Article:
What do an abandoned house, Friedrich Schiller, a car’s electronic ignition system, and the national border between the USA and Canada have in common? The answer is Belle Isle Park in Detroit. The park is to be found on an island in Detroit River, directly on the border with Canada. At the island’s westernmost point, the view extends from Detroit’s skyline and across Ambassador Bridge to the Canadian side of the river.
Designed in 1880 for local residents as an urban oasis for recreation and leisure, the island park features established fauna and flora combined with architecturally varied buildings, fountains, lagoons, and green spaces. Belle Isle Park is home to an old aquarium, a conservatory, a zoo, a yacht club, and a museum. What is more, German immigrants living in Detroit erected a statue of Friedrich Schiller in the park in 1900 to pay tribute to his influential work. At this time, first- or second-generation German immigrants made up over 45% of Detroit’s population.
The numerous green spaces, buildings and statues are accessible by car thanks to the extensive network of roads that criss-cross the 2.5-mile-long island.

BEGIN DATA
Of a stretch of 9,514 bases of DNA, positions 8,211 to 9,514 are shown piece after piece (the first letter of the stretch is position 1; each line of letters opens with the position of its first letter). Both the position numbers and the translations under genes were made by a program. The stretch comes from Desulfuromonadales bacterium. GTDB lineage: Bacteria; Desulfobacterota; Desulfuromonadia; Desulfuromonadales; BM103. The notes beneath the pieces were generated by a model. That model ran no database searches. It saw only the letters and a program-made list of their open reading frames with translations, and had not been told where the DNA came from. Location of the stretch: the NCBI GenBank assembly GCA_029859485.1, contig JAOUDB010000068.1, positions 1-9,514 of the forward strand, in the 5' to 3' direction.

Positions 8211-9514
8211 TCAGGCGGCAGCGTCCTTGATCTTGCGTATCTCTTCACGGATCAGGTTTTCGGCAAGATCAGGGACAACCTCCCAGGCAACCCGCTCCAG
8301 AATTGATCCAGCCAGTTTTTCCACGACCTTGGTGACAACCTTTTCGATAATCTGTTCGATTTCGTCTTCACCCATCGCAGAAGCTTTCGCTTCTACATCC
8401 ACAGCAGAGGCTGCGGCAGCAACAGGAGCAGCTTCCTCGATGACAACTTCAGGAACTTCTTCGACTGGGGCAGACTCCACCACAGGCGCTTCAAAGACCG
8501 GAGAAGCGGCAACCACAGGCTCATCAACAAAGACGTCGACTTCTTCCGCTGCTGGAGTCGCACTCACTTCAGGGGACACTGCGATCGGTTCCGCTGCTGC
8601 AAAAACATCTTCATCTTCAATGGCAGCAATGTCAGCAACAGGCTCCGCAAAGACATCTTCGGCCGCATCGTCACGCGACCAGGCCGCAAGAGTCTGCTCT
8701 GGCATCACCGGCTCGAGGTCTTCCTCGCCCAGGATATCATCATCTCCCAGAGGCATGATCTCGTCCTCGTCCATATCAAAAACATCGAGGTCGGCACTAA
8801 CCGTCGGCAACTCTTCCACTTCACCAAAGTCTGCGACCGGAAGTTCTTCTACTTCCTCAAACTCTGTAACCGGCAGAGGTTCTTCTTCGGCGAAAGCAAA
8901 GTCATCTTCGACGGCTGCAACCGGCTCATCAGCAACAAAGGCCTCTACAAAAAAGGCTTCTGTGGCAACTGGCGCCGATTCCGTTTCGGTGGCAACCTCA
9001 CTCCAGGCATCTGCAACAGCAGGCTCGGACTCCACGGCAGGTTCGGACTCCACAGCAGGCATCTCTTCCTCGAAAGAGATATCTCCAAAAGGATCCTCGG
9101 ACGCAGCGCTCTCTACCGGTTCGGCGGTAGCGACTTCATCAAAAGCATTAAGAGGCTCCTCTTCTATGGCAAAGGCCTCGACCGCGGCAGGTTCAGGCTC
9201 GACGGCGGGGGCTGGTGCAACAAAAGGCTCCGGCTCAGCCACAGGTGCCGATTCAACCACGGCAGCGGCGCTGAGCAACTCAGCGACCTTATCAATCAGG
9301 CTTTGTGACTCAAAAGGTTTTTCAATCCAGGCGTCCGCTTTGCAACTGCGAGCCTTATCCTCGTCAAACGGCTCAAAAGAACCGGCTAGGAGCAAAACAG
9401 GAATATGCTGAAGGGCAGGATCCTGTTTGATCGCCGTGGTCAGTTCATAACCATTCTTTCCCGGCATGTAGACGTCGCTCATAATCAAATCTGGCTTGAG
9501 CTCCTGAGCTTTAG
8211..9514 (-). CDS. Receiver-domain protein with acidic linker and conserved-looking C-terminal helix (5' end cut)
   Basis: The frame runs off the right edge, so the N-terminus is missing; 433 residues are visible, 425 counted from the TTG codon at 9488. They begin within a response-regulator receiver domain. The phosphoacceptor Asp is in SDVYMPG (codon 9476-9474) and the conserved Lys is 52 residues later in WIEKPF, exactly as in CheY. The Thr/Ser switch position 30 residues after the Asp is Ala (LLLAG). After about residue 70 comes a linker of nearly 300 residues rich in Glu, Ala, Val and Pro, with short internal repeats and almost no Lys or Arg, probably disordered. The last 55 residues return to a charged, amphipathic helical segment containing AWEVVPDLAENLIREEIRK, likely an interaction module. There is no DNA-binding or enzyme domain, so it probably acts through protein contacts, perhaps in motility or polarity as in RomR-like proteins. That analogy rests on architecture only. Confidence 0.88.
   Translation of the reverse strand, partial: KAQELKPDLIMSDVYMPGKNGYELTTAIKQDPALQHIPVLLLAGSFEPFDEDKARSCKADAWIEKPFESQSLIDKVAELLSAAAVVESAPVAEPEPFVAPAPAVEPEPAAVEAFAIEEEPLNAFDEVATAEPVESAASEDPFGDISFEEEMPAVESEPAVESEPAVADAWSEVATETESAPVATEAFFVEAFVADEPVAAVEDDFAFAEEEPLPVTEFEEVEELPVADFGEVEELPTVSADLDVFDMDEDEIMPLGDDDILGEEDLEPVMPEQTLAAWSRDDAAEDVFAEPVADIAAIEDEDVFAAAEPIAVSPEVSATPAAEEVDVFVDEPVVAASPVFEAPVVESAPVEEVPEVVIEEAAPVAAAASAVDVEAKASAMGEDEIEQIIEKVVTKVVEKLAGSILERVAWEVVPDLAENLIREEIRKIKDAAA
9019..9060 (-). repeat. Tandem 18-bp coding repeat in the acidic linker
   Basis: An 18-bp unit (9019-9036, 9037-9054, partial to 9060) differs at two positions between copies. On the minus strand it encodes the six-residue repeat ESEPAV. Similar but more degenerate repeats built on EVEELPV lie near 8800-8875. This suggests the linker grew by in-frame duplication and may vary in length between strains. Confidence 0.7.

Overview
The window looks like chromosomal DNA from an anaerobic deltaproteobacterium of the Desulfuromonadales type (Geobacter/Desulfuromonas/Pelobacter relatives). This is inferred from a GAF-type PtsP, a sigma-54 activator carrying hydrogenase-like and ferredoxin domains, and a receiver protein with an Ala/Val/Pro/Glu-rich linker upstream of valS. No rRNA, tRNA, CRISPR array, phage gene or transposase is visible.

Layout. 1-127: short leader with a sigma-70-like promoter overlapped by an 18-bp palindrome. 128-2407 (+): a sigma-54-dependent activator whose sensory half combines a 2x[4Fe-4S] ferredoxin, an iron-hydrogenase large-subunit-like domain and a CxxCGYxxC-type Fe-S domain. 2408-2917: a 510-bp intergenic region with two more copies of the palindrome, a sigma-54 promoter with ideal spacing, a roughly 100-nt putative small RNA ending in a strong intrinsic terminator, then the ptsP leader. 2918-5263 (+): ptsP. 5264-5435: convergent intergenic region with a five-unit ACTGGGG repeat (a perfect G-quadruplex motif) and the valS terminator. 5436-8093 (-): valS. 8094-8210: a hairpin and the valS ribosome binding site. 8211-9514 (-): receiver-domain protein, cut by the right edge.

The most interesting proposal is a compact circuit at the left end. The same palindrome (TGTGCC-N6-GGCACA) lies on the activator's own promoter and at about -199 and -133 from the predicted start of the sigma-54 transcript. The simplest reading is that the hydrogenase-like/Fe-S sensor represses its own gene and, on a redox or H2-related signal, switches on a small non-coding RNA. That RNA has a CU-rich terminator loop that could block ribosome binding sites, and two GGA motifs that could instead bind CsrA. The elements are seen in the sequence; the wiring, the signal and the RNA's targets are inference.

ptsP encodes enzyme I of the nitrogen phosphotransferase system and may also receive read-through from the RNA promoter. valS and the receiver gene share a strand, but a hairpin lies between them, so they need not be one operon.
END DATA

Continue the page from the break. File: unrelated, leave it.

The Motor City filed for bankruptcy in 2013, a course of events that did not leave Belle Isle Park unscathed, either. Unavoidable budget cuts forced parts of the oasis into a ruinous state and hopeless dilapidation. Following the bankruptcy, the State of Michigan signed a 30-year leasehold contract that released the city from any substantial costs for the park. Though the park is now run by the state, this does not reduce its importance for the citizens of Detroit.
Belle Isle Park is thus a good example of the energy to be found in Detroit when it comes to community projects that seek new ways to use the available space, or to reshape it through a variety of different approaches.